August 1, 20??
Damien Schmidt’s lab coat was speckled in dried blood, his own to be more precise. His veins were becoming difficult to find and Damien was not a patient man. He jabbed and jabbed at his flesh with a needle as thin as a cat whisker. But still, no blood. He slammed the syringe down onto the lab table and ran his hand through his damp hair. He was sweating, and the lack of air conditioning did not help. His jaw locked and he could feel the frustration churning. He took a deep breath, trying to level out his anger as he glanced down at the papers sprawled on the table. Dust coiled like steam through the slits of the blinds. This once former closet, was now his office. This small kingdom was where he was exiled by his colleagues. Laughed and mocked for his research. His beautiful, esoteric research.
He shuffled towards the papers and glanced over them for the hundredth time. They were packed with years of research, graphs, and notes, all wedged inside a two subject notebook. He was so close to a breakthrough, he could feel it in his stomach. His theory was adapted from the nineteenth century, German archaeologist, Heinrich Schliemann. Schliemann was attempting to prove the existence of myth, the Gods, and any aspect of divinity. Damien happened to stumble upon Schliemann’s work during his undergraduate years at MIT, where he was currently hoping to get his doctorate. This discovery, of what he called “The God Gene” would prove the existence of the Gods he read about as a child.
When he presented this hypothesis to his fellow colleagues, his research was thrown in his face. Their laughter rained down like the white pages of his dissertation. Damien demanded they allowed him to do his work. He specialized in organic chemistry, specifically cells and DNA. Damien found that common viruses were capable of injecting sequences of proteins that could potentially remove any “locks” that prevented humans from discovering their godly lineage. He thought it was worth a shot, but his proposal did not go well. After he was brutally made fun of, his colleagues gave him old equipment, ancient practically, to aid his research. He knew they were setting him up to fail. He vowed to prove them wrong, and to show that his theory, was true.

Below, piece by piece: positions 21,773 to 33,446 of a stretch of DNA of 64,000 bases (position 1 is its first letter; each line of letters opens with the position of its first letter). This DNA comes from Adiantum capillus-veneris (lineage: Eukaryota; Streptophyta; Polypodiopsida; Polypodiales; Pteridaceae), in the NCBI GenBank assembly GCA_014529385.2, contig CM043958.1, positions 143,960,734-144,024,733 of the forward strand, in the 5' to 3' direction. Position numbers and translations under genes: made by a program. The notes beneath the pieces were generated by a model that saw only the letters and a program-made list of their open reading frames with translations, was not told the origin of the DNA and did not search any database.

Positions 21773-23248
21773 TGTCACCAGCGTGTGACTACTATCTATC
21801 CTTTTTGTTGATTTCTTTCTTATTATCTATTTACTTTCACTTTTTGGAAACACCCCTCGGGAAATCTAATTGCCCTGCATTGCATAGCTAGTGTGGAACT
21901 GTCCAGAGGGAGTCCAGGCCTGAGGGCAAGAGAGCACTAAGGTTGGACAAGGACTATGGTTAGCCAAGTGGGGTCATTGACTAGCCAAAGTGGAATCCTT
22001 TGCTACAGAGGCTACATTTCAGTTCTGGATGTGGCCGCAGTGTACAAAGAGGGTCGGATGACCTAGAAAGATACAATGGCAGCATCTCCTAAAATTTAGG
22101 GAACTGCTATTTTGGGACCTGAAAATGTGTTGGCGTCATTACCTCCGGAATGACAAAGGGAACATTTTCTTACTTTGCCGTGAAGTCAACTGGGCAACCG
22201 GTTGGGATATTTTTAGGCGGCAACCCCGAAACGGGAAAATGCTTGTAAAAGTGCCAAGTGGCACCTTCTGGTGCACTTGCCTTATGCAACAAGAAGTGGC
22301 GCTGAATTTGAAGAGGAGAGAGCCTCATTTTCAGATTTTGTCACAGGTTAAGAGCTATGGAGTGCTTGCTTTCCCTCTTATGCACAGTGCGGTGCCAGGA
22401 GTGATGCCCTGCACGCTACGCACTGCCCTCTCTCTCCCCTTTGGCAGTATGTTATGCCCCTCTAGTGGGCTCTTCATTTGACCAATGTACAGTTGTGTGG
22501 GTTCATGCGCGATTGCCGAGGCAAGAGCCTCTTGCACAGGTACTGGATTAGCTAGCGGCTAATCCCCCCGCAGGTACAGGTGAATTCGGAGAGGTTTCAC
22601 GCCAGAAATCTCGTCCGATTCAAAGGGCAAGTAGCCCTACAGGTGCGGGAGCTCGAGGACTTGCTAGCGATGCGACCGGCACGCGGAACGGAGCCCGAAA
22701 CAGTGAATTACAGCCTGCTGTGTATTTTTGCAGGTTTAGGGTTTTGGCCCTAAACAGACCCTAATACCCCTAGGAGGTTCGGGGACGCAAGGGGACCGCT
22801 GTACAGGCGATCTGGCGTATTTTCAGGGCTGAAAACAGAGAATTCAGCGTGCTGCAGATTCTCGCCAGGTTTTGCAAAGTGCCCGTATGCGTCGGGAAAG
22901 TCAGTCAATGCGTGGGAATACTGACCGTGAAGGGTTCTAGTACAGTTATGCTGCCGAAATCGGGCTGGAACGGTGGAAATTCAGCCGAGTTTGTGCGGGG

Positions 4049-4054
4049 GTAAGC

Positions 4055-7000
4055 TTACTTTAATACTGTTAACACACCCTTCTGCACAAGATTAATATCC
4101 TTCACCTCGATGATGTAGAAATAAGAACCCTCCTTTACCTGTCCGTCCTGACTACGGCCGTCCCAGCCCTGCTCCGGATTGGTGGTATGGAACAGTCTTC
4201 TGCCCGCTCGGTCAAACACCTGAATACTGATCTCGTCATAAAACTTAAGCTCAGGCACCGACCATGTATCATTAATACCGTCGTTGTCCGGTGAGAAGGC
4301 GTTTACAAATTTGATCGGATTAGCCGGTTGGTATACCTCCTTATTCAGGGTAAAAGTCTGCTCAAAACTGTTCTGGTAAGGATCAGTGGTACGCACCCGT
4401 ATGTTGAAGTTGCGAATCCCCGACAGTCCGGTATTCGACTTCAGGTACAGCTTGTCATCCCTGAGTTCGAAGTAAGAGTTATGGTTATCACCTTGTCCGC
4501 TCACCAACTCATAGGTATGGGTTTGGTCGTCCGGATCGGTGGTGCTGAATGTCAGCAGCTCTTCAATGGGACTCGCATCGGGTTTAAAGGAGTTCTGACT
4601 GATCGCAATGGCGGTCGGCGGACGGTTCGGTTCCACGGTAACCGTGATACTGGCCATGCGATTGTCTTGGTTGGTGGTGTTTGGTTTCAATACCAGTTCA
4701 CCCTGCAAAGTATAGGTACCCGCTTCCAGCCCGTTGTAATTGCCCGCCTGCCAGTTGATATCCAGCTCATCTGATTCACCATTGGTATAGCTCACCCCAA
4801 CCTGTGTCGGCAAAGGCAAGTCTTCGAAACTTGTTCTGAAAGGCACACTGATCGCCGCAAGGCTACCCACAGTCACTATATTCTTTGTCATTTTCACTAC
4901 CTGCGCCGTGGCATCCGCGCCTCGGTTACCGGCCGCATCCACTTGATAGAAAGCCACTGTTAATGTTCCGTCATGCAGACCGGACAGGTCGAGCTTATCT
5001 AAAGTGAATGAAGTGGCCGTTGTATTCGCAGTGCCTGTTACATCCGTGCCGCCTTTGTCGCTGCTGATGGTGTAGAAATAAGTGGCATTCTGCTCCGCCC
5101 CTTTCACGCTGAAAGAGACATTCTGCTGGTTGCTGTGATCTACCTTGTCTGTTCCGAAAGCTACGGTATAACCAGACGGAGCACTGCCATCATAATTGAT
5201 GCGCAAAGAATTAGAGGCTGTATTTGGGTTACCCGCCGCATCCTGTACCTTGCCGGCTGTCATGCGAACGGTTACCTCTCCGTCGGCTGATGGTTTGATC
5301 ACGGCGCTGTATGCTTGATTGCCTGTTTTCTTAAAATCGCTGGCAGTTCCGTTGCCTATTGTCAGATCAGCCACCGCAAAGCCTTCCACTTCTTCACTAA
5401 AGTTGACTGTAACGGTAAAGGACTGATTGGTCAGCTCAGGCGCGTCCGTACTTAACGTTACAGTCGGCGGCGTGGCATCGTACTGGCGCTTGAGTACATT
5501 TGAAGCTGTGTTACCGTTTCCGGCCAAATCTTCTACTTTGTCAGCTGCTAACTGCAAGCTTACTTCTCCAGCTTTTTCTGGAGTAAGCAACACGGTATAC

Damien tried one last time to draw blood from his shriveled veins, and finally struck the red gold. He smiled to himself as he turned on the machine he created with the garbage equipment he was given. The device had the ability to trace back through his ancestry, to where his specific genetic code had been created. He placed a vial of his blood into the machine, and turned it on. He watched in a trance as his blood spun around and around within the machine, with a sample of what he thought, and hoped, to be “The God Gene.”
The device continued to spin like a roulette table and Damien sat down in his torn office chair. He sighed and placed his throbbing feet on a nearby stool. He closed his eyes, and began to feel the tug of exhaustion leading towards sleep.
Before he could drift off, the sweetest sound rang through the air. A beep. He sat upright in his chair, eyes wide, mouth parched. The device beeped again, and he rushed towards it. He pulled out the vial of his blood and saw the once red liquid was now glowing a faint purple, like a dying glow-stick. His pulse leaped and rattled inside his ribs. He had done it. After six years of hard work, he had found answers.
That’ll show them.